Philadelphia based artist who had a long career spanning the late 1940’s through the early 1960’s without ever breaking through commercially, either as a solo artist or in a group setting despite being a credible vocalist and a brilliant guitarist. Historically his greatest claim to fame is as the songwriter of one of rock music’s first universal anthems.

Signed to Gotham Records in 1949 Crafton was among the first notable rock guitar players yet his releases with ahead of their time fretwork drew little acclaim or sales. He wrote label mate Jimmy Preston’s immortal “Rock The Joint” which did become a hit in the summer of ’49 and three years later was done by another Pennsylvania artist Bill Haley as one of his first efforts as a rocker after making the switch from a country yodeler.

Crafton was on the move himself by that time, recording for ever smaller labels along the Eastern seaboard with his group The Craftones featuring female vocalist Agnes Riley on some racy material. In 1954 the group with singer Melvin Smith became the Nite Riders who had some stellar releases over the next nine years on a handful of notable labels but which also failed to find an audience.

After they folded sometime in the early to mid-1960’s Harry “Fats” Crafton faded into oblivion, his tangible legacy reduced to the writing credits for a song he himself didn’t even record.

HARRY CRAFTON DISCOGRAPHY (Records Reviewed To Date On Spontaneous Lunacy):

(Gotham 195; August, 1949)
First chance for Crafton to shine on guitar, which he does for the most part, but the arrangement isn’t diverse enough to give him a breather and the saxophone entrusted to carry the rest of the load lets him down with woefully underpowered blowing. (4)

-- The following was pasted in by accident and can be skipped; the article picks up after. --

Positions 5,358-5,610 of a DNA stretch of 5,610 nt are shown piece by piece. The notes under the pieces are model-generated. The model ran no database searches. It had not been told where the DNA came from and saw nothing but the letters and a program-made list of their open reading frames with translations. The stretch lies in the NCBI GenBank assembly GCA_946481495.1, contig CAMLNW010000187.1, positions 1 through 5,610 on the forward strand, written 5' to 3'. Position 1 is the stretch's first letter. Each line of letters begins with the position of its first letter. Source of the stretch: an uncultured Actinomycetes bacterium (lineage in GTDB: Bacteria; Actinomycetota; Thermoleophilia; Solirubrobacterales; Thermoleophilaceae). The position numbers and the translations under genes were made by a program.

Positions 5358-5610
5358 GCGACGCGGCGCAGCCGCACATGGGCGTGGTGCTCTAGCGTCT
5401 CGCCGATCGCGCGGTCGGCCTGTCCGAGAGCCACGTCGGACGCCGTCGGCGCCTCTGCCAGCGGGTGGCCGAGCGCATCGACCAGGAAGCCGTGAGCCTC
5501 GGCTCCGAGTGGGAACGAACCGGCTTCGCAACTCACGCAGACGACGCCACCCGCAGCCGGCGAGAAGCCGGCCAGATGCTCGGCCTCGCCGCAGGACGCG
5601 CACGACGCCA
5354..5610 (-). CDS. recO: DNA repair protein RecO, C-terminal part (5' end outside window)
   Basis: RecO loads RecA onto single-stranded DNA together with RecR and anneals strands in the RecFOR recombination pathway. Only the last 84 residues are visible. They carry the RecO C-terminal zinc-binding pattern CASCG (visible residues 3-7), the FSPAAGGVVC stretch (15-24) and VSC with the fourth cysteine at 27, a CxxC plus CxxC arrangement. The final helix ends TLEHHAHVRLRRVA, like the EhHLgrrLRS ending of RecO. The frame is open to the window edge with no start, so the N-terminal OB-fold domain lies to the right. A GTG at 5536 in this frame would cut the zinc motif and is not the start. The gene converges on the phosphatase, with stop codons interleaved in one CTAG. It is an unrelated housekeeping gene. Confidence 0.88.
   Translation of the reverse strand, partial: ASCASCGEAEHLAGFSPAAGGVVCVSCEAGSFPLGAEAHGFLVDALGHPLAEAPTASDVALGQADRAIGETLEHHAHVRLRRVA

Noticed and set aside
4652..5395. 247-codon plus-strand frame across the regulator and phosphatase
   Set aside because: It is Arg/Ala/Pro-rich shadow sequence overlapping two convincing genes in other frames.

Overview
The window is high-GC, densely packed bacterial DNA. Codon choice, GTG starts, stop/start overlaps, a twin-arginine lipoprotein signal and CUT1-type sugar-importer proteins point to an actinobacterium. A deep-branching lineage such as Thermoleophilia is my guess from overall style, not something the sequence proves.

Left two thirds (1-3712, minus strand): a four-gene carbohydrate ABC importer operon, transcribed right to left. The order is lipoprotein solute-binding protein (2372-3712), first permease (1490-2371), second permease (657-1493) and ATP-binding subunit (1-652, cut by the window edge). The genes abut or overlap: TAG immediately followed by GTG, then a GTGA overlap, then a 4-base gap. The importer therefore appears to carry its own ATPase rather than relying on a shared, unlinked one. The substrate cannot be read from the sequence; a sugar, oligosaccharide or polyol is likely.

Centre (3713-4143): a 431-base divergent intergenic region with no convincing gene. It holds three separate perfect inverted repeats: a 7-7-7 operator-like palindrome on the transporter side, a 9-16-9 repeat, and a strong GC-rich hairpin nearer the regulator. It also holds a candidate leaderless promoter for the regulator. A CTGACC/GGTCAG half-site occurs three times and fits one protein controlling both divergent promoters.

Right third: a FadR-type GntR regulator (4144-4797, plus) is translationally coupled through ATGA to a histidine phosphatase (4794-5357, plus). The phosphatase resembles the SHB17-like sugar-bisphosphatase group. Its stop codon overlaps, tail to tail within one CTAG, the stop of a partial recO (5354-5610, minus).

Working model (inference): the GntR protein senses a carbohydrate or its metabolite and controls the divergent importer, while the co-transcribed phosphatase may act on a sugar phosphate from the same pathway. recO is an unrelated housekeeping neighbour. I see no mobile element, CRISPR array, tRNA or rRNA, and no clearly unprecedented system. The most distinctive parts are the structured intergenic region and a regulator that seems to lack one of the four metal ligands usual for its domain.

(Gotham 196; September, 1949)
Engaging effort shows Crafton to be an enthusiastic vocalist who clearly understands the requirements of delivering a solid rocker, on which he’s aided by some rousing sax work by Joe Sewell, though his own guitar remains curiously muted. (7)

(Gotham 211; December, 1949)
A good record with a misleading title that cost it any chance at a hit, as this is a comically downbeat Christmas record with an assertive non-holiday title, but it’s oddly charming all the same and features Crafton’s best vocal performance. (6)

(Gotham 211; December, 1949)
A song with no real ambition and no attempt to use it to really define Crafton as an artist which makes it a wasted opportunity for someone who can’t afford that… a nondescript record that could’ve been done by anyone without a listener noticing the difference. (3)

(Gotham 227, April, 1950)
Lethargic reworking of an eight year old Louis Jordan song manages to speed up the pace slightly and reconfigure the lyrics some, but the vocal performance is flat and there’s absolutely no musical punch to be found, making this a mostly irrelevant throwaway track. (2)